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Thalassemia Patient Recovers After Cord Blood Stem Cell Therapy

Sahara Samay, March 6, 2008

Thalassemia Major is an inherited blood disorder which is characterized at an early age by symptoms of severe anemia. Previously there has been no known cure for the disease, and until now the only known treatment has been constant blood transfusions every 4 to 6 weeks throughout life, one common complication from which is often secondary hemochromatosis, also known as iron overload, which often leads to organ failure and death. Left untreated, this particular form of Thalassemia will cause bone deformities and death within the first decade of life.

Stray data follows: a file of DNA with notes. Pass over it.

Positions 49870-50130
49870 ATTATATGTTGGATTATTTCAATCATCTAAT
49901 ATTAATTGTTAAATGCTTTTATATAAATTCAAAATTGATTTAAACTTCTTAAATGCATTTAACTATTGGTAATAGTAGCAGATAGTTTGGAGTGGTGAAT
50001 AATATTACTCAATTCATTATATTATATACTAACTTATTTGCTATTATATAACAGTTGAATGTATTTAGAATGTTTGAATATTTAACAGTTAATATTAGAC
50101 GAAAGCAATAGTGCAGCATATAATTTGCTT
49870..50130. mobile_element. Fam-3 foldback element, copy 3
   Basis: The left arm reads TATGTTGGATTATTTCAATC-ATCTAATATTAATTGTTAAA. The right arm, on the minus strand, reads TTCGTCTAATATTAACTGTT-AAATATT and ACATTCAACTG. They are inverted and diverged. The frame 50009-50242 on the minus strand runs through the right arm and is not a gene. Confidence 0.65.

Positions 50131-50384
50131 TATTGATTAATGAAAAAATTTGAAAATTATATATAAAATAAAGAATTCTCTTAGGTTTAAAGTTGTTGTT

Because of this disease, the white blood cell count of this particular 4-year-old boy had dropped to zero. He was admitted to a cancer research institute in his home country of India where he was then treated with his younger sister's cord blood, which had been banked at the Cryo Stem Cell Institute in Bangalore. The boy's white blood cell count is now rising and he is expected to be released in 6 weeks. This is the first stem cell transplant of its type in eastern India and it offers new hope not only in the treatment of this disease but also in the treatment of other previously incurable conditions.



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